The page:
” I have planted, Apollos watered; but God gave the increase.” 1 Corinthians 3:6
Planted. 02-14-2002 11:31am. Dansoman, Ghana.
Just about three hundred students lined up in front of a white building characterized by towers and a glass dome. The sun was high up in the sky and it caused the flagstaff pole to cast a huge shadow of the flag of the Swince school on the tiled ground area.
“We are the Swince.
Sweet Influences ever since
Nineteen thirty three…”
The students belted out the lines to their melodious school anthem. Next, they sang “Jesus Shall Reign Where’er The Sun” and closed the morning assembly with “O Morning Star”. They then marched to their classrooms to begin the day’s lessons.
In Tey’s class for that day, Mr. Adjetey looked at the time on his watch and unconsciously tapped his foot. He walked slowly from one side of the room to the other. His students were late again. Assembly had been over for a good fifteen minutes. The sound of children’s voices filled the hallway and one by one, they filed into the room. He knew each of their names simply because he was lucky to be the teacher of a small class of twenty two. His frown deepened and his hands fingered the plastic ruler in his pocket. It would serve some good use right now before his lesson started. The young children filed in and found their seats behind fairly old wooden tables covered with pen-marks, caricatures, writings and stripes of dried white-out. Benjamin Asante, the shortest and most troublesome student in the class, immediately began to rock his chair as soon as he sat on it. This made Mr. Adjetey’s temper rise and he began to bellow at top volume.
His words were inconsequential though because just at that moment, the headmistress walked past the Faith Followers 612 classroom. She was accompanied by what seemed like a new student and her mother. Mr. Adjetey gave his pupils a sheepish look and lowered the plastic ruler in his hands. He walked to the door to greet Mrs. Prempeh, proprietor and headmistress of The Swince School. The headmistress and her subordinate spoke in hushed tones in the hallway and the twenty-two pupils perceived that as their go-ahead to begin discussing the unfamiliar visitor among each other.
The hard wooden seats hurt her behind. Swince believed that there were certain body postures that were not conducive for learning. Thus soft, cushioned seats could not be used in the classrooms because there were said to be too comfortable and more suited for entertainment. Maria was convinced that Swince was worse than any military academy but she had never attended another school so she could not do a just comparison.
“I just wanna go home,” she mumbled. But where was home? A voice asked her. She fumbled with her notebooks and shuffled her way towards Grace 4006. This class was being held at the very top of the dome and it was being taught by old Mrs. Ladson. Maria could not stand her slow way of speaking and heavy Ewe accent. It was a lovely spot to hold a class, the top of the dome was glass and that day the sky was a bright blue baby with specks of white clouds- perfect.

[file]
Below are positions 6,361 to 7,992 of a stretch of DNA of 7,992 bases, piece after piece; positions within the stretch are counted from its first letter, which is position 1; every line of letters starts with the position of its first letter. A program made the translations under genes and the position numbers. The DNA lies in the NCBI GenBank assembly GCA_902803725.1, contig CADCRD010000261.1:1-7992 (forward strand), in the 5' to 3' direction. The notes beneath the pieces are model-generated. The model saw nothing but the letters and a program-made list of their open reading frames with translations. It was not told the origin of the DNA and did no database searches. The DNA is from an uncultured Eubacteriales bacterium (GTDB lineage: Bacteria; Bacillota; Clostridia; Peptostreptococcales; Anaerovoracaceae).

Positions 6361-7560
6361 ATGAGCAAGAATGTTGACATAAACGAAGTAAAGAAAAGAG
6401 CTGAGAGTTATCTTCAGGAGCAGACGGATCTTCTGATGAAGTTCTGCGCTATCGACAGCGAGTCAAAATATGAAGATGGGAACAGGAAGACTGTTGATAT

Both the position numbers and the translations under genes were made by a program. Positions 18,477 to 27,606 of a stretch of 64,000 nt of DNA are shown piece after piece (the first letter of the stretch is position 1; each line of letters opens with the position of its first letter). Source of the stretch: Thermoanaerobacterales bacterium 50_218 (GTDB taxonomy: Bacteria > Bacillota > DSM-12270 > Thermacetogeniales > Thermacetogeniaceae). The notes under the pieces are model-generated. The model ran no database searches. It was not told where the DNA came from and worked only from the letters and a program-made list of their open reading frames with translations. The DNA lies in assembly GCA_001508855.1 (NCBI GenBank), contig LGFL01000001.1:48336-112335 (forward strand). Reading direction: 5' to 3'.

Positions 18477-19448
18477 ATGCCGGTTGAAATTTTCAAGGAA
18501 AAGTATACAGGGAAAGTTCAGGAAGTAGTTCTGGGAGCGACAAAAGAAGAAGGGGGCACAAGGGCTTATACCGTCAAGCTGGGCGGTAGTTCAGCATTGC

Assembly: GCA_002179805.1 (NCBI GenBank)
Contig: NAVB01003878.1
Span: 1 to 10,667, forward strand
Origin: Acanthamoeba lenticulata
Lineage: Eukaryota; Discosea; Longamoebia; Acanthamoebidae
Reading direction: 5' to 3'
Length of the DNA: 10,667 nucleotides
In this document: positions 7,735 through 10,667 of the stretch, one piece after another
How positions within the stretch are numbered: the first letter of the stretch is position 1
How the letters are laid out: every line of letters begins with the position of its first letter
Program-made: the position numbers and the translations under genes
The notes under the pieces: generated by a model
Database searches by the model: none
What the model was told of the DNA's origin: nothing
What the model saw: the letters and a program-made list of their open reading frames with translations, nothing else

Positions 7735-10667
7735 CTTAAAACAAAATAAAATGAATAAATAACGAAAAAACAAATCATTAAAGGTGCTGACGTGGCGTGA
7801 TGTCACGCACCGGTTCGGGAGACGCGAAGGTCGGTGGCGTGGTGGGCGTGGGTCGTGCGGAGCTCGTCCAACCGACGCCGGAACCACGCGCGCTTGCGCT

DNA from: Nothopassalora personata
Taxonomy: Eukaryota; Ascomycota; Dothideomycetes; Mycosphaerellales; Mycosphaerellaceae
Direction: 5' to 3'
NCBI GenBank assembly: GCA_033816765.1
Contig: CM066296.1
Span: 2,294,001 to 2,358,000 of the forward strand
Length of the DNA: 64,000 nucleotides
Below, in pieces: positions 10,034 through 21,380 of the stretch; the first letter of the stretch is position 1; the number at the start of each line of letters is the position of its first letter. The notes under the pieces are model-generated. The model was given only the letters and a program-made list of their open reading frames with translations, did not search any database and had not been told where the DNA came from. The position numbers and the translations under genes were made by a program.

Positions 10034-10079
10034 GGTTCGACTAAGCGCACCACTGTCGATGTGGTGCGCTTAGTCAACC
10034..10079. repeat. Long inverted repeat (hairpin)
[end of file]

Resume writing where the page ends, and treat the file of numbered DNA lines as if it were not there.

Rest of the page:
“Bring out your homework as soon as you step in,” Mrs.Ladson was speaking as the students trickled into her class. She was speaking to no one in particular, as was her habit. She had written enough on the blackboard to have them copying notes till the end of the lesson, plus she had stacks of printed homework sheets for them to take home. Work, work, work. Maria could really live without it.
The young man in a fitted brown suit felt his lips moving before he became aware that his spirit was praying. ‘Rev. Abiodun?” He heard a Ghanaian voice mispronouncing his name. He looked up into the smiling face of Mrs. Prempeh. ‘Yes? Hello, I’m Ife Abiodun and this is –” he started a quick introduction but Mrs. Prempeh cut him. “We’re running a bit late, forgive us.” She said. “If you would follow me now to our Auditorium of Lights, that would be great.” Her unrelenting eyes revealed that her offer was more of a command than a request. Ife Abiodun and the ladies who had accompanied him on this visit to Swince got up and followed Mrs. Prempeh’s quick footsteps. They followed her up some stairs, down a corridor, took a sharp left and then down a ramp into a room that could seat at most two hundred, lavishly decorated with bright chandeliers, a stage and a podium as well as state of the art speakers and sound equipment.
A grateful Maria was then hurried out of her classroom with her classmates. She could not believe her good luck. All classes had been abruptly halted for an important symposium with the reverend minister from Lagos, Nigeria. Reverend Ife Abiodun was the founder of Everlife Ministries and Missions. He had been requesting to speak with the students of Swince for the past three years. Under Mrs. Prempeh’s strict bird watch, very few ministers were allowed to speak with her precious protege. She had sensed something about Reverend Abiodun seeing his seventh letter to the school. His persistence had woken her up and convinced her that he might be sent from God. Her close adviser and second-in-command at Swince, Falcon, had given his consent. The huge grey bird with dark circles round his eyes sometimes resembled an owl. He was wise and old and dependable. Loyal in every situation and loving and honest like no other. Abiodun had gratefully accepted the invite and flown to Accra, Ghana as quickly as the airline services in West Africa could arrange for. There was a word in his heart, aflame like a fire and how would they hear if there was no preacher?